Thursday, June 14, 2012

Must-Here Music

My favorite regular live band these days is Boston's Dub Apocalpyse, which plays every Sunday at Bull McCabe's in Somerville (though they also play sporadically elsewhere). Grab surprisingly well-recorded gig recordings here. Guitarist/leader Johnny Trama, once he gets warmed up, is consistently oh-my-god great. He's the only constant in a fluidly-populated group centered on reggae/jam (they call it "high flyin experimental dub"), but which digresses into funk, blues, jazz, and most everything else.

I'm fussy about "trad" jazz, in the 1920's/1930's style. Very often it's shticked-out and stylized. But very late every Tuesday night at Mona's on Avenue B near 14th in Manhattan, younger guys (led by clarinetist Dennis Lichtman) play, and they really swing and listen to each other, making this one of the warmest and most alive-feeling weekly live music events in the city. Great vibe all around. It's wonderful, and a bit disorienting, to see a full (sometimes overwhelmingly full) crowd of twenty-somethings appreciating this stuff. Maybe this is trendy...what the hell do I know? Mona's is an old Irish dive bar (their great Irish music sessions take place, I think, Monday nights). Have a shot of Red Breast Irish whiskey, which is the absolute bomb.

A remarkable modern jazz CD: Bill Anschell's "Figments". Musicians get self-conscious when they record. The result is the very opposite of the sort of looseness which produces the most affecting results. In fact, the sound of recorded music is, for the most part, the sound of uptight musicians. The time to hear a musician at her/his best is late at night, with no one listening (paradox duly noted). Pianist Bill Anschell, who also pens the hilarious Mr P.C. jazz advice column (my fave is "Jazz Jam Sessions: A First-Timer’s Guide") has managed to trap lightning in a bottle, offering, via some miracle, the genuine sound of a pianist, all alone, late at night, at home winding down after a (likely aggravating) gig. This is the undiluted real stuff, with no aim to impress, just honest unselfconscious expression. It's like a Zen koan, and I have no idea how he pulled it off.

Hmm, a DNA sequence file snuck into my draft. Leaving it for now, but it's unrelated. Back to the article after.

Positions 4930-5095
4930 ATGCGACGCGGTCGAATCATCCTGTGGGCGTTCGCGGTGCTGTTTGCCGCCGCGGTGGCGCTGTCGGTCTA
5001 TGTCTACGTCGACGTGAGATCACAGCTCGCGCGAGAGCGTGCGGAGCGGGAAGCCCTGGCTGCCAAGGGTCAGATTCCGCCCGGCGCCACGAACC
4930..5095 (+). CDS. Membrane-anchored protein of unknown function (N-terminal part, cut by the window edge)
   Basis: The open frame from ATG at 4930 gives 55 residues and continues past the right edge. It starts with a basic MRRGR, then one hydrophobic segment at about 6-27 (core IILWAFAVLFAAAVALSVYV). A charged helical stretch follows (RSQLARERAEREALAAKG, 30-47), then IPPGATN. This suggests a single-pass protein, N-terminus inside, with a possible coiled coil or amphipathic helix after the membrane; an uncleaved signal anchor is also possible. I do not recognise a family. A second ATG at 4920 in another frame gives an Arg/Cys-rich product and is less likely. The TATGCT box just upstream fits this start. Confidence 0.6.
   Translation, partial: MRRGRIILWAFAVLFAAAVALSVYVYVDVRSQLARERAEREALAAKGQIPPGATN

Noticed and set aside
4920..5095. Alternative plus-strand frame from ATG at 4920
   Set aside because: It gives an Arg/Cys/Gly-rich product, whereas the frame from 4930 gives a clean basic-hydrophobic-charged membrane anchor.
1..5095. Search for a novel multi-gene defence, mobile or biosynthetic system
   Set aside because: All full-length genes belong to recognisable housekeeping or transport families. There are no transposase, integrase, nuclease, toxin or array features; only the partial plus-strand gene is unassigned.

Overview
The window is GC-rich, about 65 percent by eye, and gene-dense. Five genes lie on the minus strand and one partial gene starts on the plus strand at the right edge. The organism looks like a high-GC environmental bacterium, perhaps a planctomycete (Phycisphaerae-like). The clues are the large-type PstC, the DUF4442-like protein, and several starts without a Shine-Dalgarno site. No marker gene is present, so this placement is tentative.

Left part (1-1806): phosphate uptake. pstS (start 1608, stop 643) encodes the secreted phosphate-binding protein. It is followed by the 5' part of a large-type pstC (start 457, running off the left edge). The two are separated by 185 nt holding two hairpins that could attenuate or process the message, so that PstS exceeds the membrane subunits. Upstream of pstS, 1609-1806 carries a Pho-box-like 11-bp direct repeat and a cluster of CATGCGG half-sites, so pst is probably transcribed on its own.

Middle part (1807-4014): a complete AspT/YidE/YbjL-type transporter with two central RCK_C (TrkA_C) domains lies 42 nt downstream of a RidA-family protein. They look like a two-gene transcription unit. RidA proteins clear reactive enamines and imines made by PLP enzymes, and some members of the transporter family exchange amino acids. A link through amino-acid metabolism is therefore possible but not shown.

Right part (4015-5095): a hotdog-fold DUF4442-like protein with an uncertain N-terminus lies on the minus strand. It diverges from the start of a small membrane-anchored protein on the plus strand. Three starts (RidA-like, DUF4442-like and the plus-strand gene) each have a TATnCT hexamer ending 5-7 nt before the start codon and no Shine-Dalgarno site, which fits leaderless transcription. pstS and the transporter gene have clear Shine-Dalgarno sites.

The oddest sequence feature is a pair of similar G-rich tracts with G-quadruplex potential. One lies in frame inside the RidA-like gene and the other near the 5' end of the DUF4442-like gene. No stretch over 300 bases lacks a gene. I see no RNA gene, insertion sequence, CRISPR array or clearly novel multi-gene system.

Does classical music often strike you as stiff and starchy? That's only how they play it now. Back in the day, before its fresh-by date had long passed, it was radically hip and juicy, and intended to sound improvised. Arbiter Records releases rare historical recordings that connect you to that dimly remembered time when this music was alive and breathing (plus they offer some "world" music). Almost everything in the catalog is worth having, but here are a few not to miss (the first is actually contemporary, but played super-fresh):

Arbiter 102: The New Ravel (liner notes)
Arbiter 109: The Hambourg Legacy (liner notes)
World Arbiter 2002: Dances and Trances (liner notes)
and World Arbiter 2004: Lost Sounds of the Tao (liner notes)

Jazz pianist to watch for: Helen Sung. She's got unusually fleet technique and meticulous consistency, but I don't care about such things. What I'm into is her musical intuition and inventiveness. It's subtle, so you need to listen quite closely.

Very useful NYC music listing: The Gigometer.

And, finally, Rubblebucket. I don't love their most recent CD; they're blanding up a bit (can't blame them; touring around in cult obscurity gets old). But any of their previous recordings (like this one or this one or this one) are great. Want to instantly fall in love? Check out the video for one of their best tunes, "Came Out of a Lady", below. Fun fact: I play sousaphone in one of their videos (though you can hardly see me, so don't bother searching).

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